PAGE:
A better understanding

In 1981, I was a Kristy McNichol look-alike, but with slightly larger, Bugs Bunny teeth crowding my oversized-smile. My thick, mousy brown waves had a life of their own and always seemed to lose the battle with the Hawaiian island humidity. I was an average sized tomboy who tanned easily with an SPF army of sun freckles splashed on the bridge of my turned-up Irish nose. I was a perfect tropical storm of adorable and awkward.
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When we weren’t in school, my friends and I spent our days body boarding the Free Disneyland waves of Waikiki Beach. I loved the outdoors, and like a true water sign, spent most my waking days in the ocean. My favorite pastime was riding those Waikiki water-coasters.
I LOVED my new bike!

On dry land, I tore up the neighborhood on my yellow Schwinn bike, complete with tasseled handlebars and glittered plastic banana-shaped seat. It was a time when childhood danced with freedom and Mother Nature was my discothèque.

Then I turned thirteen.

One day after noticing sporadic red bumps on my temples, forehead and cheeks, I asked my mom to pick up some CoverGirl® make-up at the drugstore. I thought I would slap some liquid loveliness on my face and poof; easy, breezy, beautiful.

My color selection and application skills were non-existent, so what I hoped would transform my face in to the next Christie Brinkley, made me look more like an Oompa Loompa. Like most teen-age girls experimenting with face-paint, I completely missed the mark.

So there I was, my bumpy pumpkin face hiding behind matching orange Pee Chee® folders, running around school in leg warmers and shoulder pads.

That same year, MTV exploded on the social scene, so wearing heavy Blondie-like make-up helped support my Glamamouflage cause.

Left profile following scar excision surgery

Theater tricks aside, my skin issues were far from concealed. The little red bumps quickly graduated to full blown golf-ball sized cysts and they were erupting all over my body.

I was diagnosed with Grade IV Nodulocystic Acne Vulgaris, a very severe skin disease consisting of deep seated fluctuant nodules and cysts. Most of my face, chest and back were infected and I would go on to have several surgeries on my face to remedy the scarring.

It was the beginning of a life-long struggle to ever feel normal-looking again.

Next up: Stripping to feel beautiful.

Christine Macdonald

Crazy is the new black

Being medicated is like being in the criminal system: once you get locked in, it’s hard to get out.

I’ve been called coke whore, boozer, pill-popper and just plain crazy. I have answered to all. When unsupervised, my brain can be chaos.

Thanks to self-induced damage from decades of abuse and good old-fashioned hard-wiring there is nothing more I can do than embrace The Crazy.

I am obsessive.

I am a drama queen.

I am compulsive.

I use double spacing and fragmented sentences for effect.

The reason I love Carrie Fisher so much (and Wishful Drinking) is because we share the same balls-out attitude. What is the alternative – shame? I don’t have the right wardrobe for that.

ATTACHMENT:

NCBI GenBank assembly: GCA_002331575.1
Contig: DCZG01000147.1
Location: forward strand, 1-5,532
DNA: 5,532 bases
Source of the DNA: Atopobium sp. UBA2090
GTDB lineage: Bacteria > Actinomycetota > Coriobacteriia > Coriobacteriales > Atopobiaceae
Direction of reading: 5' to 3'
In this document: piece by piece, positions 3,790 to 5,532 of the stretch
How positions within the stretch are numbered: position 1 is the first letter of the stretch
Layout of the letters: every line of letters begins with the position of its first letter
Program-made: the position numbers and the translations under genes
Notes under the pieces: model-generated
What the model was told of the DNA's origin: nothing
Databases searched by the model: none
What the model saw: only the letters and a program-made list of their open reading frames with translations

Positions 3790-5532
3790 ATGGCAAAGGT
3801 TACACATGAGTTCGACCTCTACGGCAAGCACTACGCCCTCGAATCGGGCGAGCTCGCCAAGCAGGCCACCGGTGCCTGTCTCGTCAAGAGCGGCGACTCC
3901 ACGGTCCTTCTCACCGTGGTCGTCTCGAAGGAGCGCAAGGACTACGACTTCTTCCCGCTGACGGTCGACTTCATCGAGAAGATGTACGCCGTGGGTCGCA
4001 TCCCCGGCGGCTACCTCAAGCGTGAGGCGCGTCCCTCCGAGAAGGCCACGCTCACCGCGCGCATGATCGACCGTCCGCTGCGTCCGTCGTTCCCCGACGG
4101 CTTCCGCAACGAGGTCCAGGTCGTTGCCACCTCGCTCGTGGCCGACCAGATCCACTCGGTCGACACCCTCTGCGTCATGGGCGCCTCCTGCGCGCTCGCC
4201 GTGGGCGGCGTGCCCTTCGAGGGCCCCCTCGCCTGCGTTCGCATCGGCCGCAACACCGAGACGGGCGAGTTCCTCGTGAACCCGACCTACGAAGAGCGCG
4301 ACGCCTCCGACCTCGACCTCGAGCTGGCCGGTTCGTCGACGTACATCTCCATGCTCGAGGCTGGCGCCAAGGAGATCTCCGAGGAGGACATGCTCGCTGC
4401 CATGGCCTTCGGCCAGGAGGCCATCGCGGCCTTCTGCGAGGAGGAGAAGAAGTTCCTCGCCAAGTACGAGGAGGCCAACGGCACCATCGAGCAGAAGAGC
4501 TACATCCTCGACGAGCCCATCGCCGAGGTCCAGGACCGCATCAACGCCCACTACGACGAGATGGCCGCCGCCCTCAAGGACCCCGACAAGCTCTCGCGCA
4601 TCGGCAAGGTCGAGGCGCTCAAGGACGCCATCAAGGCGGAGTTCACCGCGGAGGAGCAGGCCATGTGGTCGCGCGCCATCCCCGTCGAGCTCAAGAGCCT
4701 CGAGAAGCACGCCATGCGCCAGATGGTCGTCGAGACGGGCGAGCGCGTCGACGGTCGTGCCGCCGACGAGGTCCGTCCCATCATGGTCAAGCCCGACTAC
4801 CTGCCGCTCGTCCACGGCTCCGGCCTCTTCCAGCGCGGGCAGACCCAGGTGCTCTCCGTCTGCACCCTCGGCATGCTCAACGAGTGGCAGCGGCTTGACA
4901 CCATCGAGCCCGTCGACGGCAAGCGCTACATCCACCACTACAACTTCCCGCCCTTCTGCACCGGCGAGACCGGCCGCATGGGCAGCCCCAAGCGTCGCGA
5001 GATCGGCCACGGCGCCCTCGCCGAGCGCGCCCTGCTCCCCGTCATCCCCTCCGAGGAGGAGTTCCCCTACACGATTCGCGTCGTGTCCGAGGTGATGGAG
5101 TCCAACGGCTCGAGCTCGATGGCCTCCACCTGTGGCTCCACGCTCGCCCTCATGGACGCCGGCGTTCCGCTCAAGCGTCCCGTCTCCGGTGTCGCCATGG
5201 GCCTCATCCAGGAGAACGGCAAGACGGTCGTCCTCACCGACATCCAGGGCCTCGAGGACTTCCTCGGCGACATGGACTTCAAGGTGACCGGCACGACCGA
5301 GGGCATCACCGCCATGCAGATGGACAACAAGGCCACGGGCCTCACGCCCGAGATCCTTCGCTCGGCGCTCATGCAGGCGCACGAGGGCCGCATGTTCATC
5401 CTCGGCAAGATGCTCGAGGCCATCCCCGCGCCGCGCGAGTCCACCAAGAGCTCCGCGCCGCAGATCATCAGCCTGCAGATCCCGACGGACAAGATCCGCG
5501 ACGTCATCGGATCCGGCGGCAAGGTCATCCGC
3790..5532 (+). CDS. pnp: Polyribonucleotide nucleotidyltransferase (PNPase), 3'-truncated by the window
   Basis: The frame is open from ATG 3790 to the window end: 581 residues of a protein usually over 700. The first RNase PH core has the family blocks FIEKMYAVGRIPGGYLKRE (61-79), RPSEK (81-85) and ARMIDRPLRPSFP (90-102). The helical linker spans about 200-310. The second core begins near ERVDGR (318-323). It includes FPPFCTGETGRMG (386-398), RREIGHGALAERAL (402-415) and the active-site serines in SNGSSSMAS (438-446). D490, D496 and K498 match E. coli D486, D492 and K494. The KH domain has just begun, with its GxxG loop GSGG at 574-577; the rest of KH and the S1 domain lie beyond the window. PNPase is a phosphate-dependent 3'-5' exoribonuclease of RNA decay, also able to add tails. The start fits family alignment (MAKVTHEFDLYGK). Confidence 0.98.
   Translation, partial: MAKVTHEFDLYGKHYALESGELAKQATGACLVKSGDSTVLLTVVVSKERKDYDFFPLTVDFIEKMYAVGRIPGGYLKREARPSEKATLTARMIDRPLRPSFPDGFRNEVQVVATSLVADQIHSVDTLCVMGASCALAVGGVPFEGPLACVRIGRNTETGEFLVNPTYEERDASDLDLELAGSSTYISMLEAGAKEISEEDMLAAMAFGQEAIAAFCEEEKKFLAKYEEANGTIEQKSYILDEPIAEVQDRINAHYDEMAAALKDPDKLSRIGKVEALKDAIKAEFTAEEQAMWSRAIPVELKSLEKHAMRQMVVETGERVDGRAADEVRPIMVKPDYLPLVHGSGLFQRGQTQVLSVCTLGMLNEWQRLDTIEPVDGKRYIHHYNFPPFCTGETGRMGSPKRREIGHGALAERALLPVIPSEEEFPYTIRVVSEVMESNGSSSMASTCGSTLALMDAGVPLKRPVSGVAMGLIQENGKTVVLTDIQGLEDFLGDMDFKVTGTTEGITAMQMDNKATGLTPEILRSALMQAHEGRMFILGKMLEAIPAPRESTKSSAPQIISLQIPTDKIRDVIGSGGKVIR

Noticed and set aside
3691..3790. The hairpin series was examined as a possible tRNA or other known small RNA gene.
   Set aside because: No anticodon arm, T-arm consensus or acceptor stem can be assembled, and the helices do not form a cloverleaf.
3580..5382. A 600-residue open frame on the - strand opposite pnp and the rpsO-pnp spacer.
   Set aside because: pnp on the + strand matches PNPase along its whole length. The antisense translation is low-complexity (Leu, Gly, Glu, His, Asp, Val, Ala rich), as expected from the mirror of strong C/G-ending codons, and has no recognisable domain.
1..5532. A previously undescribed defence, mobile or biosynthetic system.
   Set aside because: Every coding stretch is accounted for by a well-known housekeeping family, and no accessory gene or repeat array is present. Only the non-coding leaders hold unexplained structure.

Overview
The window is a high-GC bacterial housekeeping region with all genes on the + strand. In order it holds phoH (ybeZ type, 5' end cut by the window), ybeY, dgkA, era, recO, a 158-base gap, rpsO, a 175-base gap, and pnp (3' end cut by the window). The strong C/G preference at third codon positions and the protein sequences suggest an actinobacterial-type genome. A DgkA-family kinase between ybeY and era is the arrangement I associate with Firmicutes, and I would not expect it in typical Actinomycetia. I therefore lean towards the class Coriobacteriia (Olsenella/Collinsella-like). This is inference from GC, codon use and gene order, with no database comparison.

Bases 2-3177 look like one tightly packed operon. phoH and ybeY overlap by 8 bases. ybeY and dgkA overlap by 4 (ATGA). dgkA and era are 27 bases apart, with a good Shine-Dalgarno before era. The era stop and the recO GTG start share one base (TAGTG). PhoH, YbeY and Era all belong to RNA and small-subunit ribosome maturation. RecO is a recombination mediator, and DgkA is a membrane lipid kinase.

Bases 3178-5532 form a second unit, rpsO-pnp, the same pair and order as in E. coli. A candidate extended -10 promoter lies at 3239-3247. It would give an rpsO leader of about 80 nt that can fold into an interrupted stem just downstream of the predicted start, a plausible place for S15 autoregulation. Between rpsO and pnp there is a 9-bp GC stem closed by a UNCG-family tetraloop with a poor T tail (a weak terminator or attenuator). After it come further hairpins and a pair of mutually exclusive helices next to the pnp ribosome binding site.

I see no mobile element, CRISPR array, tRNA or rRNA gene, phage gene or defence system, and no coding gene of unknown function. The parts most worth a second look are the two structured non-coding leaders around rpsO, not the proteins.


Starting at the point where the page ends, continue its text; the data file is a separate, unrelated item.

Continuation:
Everyone has a story. So tell me — what’s yours?

Anonymous comments welcome.

 

Christine Macdonald

Driving me back

 

There is something about road trips alone that bring reflection. I drove a little under four hours today. That’s a lot of thinking. This story is 100% true and a result of that.

1995 – Waikiki

“I don’t want to live any more.”

One, one-thousand. Two, one-thousand.

Three seconds of silence filled the line before Ben spoke.

“You’re talking crazy.” He was searching for my smile.

“I have a knife. It’s in my hand.” Hearing the words whispered from my quivering lips still didn’t convince me it was real.

“You really have a knife? I’m coming over. Promise me you aren’t going to do anything.”

“No. Don’t.”

Please hurry.

“I’m fine.”

I’m not.

“Fuck, Christine, shut the fuck up. I am on my way. I’m hanging up now so be ready to buzz me up in five minutes.”

Four, one-thousand.

“Fuck. Say something Christine.” I knew he was serious because he was calling me by my first name. Stephanie was somewhere lost inside me and he knew it.

“Ok.”

Please hurry.

After Ben talked me off the ledge of despair, he attempted to make me laugh. I managed a smile and through my shame of dramatic disposition, I leaned over and opened my arms.

Ben and I shared an embrace. There was nothing romantic or sexual about it; with Ben my love always shone under the neon lights of Platonic Party Friend. But after this episode, he was a brother.

Unlike every other male friend I hung out with, Ben and I never had sex. We kissed once high on ecstasy and shared a nervous laugh in the others’ mouth. It was awkward.

My clinical depression took me places I never imagined. I used to hide from the world in my apartment, unplug the phone and ingest massive amounts of drugs. I plotted my death. Envisioned who would show up at my funeral. What would they say? What music would they play at the wake and more importantly, what would they be wearing?

When I finally felt like actually following through with my fantasy, I reached out. I connected my phone to the wall and dialed up Ben before I even knew what I was doing.

***

After leaving the island and losing touch with just about everybody from those days, I sought help. I spoke of Ben frequently in my sessions.

Deep down I knew I never wanted to die. I simply didn’t know how to live.

Fast-forward almost twenty years and thanks to the marvels of technology, Ben and I have reconnected.

This post is a love letter. My way of saying thank you to Ben. He helped save my life before I knew I was capable of doing it myself. Thank you, sweet Ben. My knight in shining friend.

Christine Macdonald